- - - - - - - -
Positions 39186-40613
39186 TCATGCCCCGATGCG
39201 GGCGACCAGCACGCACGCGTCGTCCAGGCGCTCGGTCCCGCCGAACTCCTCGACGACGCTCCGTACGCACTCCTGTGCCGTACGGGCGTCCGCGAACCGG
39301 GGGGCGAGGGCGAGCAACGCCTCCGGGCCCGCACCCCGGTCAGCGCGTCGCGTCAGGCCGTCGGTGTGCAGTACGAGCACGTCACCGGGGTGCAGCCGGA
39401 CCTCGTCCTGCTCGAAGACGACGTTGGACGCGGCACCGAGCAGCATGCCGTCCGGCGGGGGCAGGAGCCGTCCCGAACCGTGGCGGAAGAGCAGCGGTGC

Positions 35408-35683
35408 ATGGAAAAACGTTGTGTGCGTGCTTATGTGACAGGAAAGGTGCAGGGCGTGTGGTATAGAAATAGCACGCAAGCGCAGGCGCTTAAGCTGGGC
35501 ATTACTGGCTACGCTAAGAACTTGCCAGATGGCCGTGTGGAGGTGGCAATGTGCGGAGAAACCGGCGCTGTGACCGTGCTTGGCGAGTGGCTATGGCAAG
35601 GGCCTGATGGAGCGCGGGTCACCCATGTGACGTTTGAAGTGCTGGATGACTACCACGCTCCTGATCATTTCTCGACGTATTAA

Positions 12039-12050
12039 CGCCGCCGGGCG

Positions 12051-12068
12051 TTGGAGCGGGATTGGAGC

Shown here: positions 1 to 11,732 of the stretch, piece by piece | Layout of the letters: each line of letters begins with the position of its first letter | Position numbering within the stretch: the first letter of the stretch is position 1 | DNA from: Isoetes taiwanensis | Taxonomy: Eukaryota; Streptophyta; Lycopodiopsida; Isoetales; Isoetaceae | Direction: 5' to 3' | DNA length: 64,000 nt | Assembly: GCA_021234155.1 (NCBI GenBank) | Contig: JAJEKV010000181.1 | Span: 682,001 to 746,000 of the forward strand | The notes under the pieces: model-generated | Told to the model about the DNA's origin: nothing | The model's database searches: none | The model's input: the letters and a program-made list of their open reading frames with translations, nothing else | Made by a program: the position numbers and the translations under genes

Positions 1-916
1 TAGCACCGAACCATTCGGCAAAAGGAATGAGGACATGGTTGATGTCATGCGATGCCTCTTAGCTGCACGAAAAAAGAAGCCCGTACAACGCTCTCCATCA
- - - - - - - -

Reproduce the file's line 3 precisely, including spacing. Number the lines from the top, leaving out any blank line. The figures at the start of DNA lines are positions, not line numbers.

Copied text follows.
39201 GGCGACCAGCACGCACGCGTCGTCCAGGCGCTCGGTCCCGCCGAACTCCTCGACGACGCTCCGTACGCACTCCTGTGCCGTACGGGCGTCCGCGAACCGG